Machine-learning algorithms have been shown to make medical diagnoses as accurate as doctors in the field of cardiology, dermatology, and oncology. 1,2,3By using machine-learning approaches, diagnostic success may be increased whilst human error rate could be reduced. Jocelyn S. Gandelmanfrom Vanderbilt University Medical Center, Nashville, TN, USA, and colleagues published a study ahead of print in Haematologicaassessing machine-learning methods in chronic graft-versus-host disease (cGvHD) patients to identify distinct clusters of phenotypes and survival patterns. 4
The study group investigated whether a machine-learning algorithm could diagnose patients according to organ scores, identify phenotypic subgroups and also stratify survival. Clinical data was used from 339 patients.
- Seven patient groups with contrasting clinical risks were identified
- High-risk cGvHD patients had poor overall survival in comparison with low-risk cGvHD patients: HR = 2.24 (95% CI, 1.36-3.68)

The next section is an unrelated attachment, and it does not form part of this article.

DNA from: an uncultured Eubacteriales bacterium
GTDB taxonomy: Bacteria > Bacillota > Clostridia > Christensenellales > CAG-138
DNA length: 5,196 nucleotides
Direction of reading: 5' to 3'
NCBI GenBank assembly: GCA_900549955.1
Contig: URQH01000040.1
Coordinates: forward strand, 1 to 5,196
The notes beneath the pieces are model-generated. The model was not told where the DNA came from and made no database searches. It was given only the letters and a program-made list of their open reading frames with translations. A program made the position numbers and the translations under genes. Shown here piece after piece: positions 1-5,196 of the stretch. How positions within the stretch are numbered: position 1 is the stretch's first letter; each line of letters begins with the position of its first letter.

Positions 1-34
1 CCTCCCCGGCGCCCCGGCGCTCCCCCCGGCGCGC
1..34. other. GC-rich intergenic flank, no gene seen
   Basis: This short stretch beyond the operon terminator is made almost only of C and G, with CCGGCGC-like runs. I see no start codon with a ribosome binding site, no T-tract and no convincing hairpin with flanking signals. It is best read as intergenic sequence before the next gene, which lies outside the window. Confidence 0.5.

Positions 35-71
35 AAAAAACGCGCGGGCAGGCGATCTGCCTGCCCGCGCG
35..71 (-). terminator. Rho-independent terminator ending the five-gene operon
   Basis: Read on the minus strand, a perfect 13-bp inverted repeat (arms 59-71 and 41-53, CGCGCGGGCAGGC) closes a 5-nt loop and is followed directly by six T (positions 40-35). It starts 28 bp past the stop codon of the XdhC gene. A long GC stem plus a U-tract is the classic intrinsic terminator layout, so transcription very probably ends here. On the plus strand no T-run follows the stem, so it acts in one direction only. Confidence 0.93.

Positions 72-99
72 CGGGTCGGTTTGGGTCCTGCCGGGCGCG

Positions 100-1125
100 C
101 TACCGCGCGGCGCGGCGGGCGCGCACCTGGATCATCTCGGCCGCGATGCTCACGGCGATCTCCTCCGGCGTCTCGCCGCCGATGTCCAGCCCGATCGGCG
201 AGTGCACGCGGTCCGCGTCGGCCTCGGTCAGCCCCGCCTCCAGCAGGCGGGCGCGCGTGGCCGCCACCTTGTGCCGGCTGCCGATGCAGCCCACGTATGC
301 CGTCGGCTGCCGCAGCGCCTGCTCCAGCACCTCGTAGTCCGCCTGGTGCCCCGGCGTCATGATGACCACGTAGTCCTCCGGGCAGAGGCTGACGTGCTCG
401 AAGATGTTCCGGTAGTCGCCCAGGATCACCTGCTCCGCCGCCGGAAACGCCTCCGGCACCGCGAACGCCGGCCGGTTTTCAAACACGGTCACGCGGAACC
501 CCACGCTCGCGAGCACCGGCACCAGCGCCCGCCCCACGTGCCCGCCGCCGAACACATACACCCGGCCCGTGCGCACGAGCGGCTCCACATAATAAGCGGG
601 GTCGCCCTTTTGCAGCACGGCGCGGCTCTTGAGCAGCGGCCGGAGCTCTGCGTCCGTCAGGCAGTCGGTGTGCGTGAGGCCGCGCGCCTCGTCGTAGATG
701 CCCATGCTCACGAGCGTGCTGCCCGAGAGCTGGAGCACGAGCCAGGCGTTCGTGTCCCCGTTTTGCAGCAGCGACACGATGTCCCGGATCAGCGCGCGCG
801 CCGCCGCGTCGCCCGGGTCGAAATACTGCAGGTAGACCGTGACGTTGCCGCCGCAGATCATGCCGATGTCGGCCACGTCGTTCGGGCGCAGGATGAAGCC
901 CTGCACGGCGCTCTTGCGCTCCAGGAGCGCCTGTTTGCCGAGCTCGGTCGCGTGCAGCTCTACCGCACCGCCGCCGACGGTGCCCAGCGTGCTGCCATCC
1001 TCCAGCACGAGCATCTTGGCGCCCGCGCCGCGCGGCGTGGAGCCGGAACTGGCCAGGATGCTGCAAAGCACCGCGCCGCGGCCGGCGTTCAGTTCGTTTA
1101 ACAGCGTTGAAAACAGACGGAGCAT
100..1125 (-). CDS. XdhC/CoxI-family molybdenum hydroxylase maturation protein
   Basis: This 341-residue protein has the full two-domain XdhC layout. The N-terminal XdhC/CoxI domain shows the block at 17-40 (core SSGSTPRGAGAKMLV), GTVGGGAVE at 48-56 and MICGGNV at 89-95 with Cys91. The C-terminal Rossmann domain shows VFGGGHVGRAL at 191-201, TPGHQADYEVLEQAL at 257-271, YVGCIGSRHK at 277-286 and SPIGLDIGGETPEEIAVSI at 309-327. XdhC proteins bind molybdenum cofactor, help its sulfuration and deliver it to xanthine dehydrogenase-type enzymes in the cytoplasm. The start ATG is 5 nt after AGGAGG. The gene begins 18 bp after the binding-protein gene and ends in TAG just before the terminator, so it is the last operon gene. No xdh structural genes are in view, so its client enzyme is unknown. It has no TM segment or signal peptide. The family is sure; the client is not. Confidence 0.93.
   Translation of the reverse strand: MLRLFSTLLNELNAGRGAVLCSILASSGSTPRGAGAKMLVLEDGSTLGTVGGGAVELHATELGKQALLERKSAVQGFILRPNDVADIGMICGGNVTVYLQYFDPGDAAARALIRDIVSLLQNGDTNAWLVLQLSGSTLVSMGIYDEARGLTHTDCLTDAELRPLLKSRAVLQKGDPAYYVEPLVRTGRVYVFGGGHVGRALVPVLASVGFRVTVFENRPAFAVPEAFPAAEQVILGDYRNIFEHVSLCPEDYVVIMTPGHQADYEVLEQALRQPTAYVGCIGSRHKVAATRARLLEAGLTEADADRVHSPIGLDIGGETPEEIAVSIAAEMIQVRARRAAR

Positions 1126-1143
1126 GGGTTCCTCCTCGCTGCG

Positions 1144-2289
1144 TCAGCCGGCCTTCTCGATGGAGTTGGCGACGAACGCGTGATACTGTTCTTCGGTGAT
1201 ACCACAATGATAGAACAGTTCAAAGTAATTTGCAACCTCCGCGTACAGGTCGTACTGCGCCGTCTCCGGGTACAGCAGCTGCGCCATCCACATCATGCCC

- Clinical applicability:
- Information was converted into a clinical prognostic decision tree
- Groups were selected by the decision tree
- Intermediate- and high-risk patients had inferior overall survival compared to patients in the low-risk group: HR = 2.79, HR = 1.78, respectively
This study shows that machine-learning is promising in terms of identifying biomarkers and stratifying risk in patients with cGvHD. The authors stated that “these results have the potential to be applied to stratify risk in the clinical setting, enhance the current cGvHD classification system, refine inclusion criteria for phase II trials, and guide biomarker discovery for more specific therapeutic targets.” Further studies are required to confirm this data.